The poll, conducted by Ruab for Dagens Industri, puts the Moderates on 34.5 percent, against 31.9 percent for the Social Democrats. This represents a three point rise for the Moderates since the last Ruab poll.
The Social Democrats also gained 0.6 percent, apparently winning support at the expense of the Left and Green parties, which both saw a drop in approval.
The poll points to a clear advantage for the centre-right alliance, with the Moderates, Liberals, Centre Party and Christian Democrats together showing a ten point lead over the left-wing alliance of Social Democrats, Left Party and Greens.
Not everyone on the right will be happy with the results of the poll. While the Moderates and Liberals both saw an increase in their share of support, both the Christian Democrats and the Centre Party saw their support decrease.
Christian Democrat support appeared to be at a particularly low ebb. The party was down one percentage point, leaving it with only 3.3 percent of the vote. A party needs over four percent of the national vote to be guaranteed seats in the Riksdag.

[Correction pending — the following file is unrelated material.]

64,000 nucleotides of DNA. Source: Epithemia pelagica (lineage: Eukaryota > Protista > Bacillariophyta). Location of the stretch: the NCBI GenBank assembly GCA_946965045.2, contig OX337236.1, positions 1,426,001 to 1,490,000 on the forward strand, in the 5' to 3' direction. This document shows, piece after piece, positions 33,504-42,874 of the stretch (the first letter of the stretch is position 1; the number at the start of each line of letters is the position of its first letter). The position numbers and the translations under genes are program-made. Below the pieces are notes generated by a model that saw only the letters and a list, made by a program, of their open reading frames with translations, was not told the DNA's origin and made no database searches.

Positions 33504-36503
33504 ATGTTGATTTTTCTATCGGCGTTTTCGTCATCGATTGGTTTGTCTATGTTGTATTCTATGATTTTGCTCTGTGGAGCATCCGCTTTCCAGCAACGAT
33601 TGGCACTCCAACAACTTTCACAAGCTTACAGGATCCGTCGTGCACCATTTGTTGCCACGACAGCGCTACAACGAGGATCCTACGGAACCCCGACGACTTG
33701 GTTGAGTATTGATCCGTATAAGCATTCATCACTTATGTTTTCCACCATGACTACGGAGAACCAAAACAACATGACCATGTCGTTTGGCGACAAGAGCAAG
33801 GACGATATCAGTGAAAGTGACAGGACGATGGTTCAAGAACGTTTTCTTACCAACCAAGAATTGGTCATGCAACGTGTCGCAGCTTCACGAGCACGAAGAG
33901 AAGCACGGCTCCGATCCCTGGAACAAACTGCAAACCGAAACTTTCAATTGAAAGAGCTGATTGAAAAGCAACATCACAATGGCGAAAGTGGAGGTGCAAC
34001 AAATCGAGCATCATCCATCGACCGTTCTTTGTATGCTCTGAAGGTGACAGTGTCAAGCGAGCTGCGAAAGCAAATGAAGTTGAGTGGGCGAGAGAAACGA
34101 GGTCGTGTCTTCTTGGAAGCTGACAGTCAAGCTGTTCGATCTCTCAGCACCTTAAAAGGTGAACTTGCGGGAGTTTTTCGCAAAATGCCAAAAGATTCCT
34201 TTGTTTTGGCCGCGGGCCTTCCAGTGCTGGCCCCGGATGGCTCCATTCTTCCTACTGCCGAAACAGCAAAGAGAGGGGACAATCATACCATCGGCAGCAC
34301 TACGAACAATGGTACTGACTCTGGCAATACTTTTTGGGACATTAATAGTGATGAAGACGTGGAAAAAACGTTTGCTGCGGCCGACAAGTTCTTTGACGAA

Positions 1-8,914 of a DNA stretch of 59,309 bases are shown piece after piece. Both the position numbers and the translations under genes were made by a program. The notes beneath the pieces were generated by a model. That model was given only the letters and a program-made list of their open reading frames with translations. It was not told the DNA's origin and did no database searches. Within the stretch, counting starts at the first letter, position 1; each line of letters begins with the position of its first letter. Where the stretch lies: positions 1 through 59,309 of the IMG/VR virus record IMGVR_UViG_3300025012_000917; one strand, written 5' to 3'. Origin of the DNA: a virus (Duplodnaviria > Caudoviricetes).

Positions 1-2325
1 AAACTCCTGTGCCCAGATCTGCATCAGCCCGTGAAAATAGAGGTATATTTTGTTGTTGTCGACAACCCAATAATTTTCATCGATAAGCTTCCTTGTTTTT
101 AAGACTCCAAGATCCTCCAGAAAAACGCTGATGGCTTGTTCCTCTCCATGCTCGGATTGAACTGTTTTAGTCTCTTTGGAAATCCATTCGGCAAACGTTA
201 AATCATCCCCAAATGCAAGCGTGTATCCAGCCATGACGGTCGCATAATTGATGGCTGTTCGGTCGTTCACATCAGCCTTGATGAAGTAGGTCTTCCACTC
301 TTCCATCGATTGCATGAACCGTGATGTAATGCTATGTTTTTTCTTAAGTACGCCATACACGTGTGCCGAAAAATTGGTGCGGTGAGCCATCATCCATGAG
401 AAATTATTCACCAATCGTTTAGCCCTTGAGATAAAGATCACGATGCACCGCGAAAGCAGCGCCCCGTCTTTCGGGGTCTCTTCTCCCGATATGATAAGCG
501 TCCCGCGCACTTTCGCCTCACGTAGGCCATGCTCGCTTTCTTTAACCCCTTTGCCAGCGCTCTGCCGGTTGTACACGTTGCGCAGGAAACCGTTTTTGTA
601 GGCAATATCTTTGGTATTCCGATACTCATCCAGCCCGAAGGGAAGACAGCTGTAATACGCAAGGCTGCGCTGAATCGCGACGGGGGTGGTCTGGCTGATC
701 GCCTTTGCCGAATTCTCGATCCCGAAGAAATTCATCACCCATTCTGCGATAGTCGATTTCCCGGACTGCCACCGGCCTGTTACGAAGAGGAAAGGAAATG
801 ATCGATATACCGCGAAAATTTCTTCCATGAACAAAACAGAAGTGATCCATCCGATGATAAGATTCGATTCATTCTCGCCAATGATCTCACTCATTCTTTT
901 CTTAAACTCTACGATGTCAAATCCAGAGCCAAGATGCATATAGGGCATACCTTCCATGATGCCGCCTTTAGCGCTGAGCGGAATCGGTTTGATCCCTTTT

Urban Svensson, secretary of the Christian Democrats, said the poll did not show the true level of the party’s support.
“A Skop poll a few weeks ago put us on 7.3 percent – which is also too low,” he told Dagens Industri.
“Opinion polls are all very well, but it’s the election that counts, and that’s when our profile issues work better.”
The next election will be held in September 2006. If the results of the poll were repeated exactly in a general election, there would be a centre-right government, although possibly without Christian Democrats.
Even when Chrisitan Democrats are not counted, the right has a seven point lead over the Social Democrats and their allies.